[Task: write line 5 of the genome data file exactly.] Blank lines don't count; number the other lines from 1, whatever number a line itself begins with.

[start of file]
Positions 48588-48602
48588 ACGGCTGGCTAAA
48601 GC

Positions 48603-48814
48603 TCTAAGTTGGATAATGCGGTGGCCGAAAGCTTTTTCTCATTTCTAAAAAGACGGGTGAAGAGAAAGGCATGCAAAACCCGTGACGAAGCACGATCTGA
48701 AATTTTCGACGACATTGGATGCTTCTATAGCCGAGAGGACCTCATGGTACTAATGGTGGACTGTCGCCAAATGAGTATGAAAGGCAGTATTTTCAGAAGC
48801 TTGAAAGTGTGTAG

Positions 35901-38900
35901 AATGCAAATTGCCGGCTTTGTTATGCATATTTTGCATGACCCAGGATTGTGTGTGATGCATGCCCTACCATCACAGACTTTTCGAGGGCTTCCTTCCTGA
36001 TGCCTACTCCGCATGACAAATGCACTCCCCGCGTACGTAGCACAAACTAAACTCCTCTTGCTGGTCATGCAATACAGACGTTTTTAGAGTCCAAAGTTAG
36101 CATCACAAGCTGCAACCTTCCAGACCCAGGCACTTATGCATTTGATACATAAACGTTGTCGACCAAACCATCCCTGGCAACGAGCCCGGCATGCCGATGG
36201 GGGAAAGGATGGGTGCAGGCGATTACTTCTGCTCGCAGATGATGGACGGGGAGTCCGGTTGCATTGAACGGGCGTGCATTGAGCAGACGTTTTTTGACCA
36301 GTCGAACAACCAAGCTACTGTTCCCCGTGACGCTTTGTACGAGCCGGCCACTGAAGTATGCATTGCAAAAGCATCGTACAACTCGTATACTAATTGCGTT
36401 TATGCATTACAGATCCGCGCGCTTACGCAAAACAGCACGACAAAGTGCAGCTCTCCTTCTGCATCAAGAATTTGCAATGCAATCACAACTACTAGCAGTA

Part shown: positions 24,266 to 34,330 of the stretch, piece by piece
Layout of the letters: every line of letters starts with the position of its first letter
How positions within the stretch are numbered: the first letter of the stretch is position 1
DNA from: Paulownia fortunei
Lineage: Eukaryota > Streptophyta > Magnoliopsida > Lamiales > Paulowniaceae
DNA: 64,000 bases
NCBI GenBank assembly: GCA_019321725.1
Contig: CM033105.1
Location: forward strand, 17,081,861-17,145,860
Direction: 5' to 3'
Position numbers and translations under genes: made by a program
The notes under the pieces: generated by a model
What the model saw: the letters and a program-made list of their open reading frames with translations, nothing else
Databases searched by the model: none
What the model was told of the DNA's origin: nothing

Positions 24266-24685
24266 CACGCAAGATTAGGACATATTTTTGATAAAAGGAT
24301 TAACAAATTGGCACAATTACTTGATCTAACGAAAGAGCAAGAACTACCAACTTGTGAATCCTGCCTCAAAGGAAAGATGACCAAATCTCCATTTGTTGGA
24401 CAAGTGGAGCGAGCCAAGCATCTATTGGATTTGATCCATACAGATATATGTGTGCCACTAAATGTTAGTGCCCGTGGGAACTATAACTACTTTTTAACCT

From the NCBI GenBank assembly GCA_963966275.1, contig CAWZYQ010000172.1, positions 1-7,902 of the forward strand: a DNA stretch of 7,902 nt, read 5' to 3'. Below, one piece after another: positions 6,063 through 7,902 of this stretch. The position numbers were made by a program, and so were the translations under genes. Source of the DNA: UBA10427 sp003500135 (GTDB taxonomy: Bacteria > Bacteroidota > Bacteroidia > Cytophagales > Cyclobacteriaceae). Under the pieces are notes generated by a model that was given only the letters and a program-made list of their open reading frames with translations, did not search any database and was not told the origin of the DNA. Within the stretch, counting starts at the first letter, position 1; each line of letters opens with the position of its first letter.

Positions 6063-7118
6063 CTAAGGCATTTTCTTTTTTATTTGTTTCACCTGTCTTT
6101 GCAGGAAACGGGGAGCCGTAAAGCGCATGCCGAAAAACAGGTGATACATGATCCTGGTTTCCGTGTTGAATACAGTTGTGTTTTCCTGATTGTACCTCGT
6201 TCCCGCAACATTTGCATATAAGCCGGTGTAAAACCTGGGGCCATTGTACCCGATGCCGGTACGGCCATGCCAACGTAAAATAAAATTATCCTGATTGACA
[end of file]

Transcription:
48603 TCTAAGTTGGATAATGCGGTGGCCGAAAGCTTTTTCTCATTTCTAAAAAGACGGGTGAAGAGAAAGGCATGCAAAACCCGTGACGAAGCACGATCTGA